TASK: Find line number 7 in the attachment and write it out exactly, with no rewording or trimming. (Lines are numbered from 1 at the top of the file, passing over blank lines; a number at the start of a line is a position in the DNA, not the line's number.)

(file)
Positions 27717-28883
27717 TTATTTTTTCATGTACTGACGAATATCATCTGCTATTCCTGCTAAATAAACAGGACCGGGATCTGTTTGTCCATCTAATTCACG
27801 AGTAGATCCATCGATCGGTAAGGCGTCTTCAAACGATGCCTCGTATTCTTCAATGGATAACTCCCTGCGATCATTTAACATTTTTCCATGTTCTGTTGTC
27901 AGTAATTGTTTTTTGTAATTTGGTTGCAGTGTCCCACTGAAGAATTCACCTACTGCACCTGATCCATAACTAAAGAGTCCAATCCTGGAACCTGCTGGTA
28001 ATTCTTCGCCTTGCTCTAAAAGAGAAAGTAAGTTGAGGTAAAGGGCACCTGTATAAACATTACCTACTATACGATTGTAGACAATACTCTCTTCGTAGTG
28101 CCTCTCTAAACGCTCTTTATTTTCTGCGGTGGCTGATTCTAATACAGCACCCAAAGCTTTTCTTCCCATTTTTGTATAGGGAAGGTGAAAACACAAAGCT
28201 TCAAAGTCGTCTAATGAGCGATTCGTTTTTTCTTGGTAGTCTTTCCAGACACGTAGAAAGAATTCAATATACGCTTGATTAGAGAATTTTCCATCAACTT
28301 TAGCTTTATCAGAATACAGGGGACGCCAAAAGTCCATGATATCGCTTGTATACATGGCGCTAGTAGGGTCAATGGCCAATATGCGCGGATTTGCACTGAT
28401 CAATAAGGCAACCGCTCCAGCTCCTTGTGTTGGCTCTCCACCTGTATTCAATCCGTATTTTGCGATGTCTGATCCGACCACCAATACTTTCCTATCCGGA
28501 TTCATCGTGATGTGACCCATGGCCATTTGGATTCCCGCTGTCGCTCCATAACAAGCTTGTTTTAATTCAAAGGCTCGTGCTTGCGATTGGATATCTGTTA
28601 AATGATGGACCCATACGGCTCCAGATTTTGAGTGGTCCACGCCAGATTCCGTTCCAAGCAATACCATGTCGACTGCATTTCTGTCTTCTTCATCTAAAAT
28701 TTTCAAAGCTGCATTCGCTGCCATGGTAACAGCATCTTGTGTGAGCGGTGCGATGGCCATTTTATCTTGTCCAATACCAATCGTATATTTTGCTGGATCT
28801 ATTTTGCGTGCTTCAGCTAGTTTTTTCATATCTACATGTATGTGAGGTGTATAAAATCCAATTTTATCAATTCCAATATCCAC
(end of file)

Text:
28201 TCAAAGTCGTCTAATGAGCGATTCGTTTTTTCTTGGTAGTCTTTCCAGACACGTAGAAAGAATTCAATATACGCTTGATTAGAGAATTTTCCATCAACTT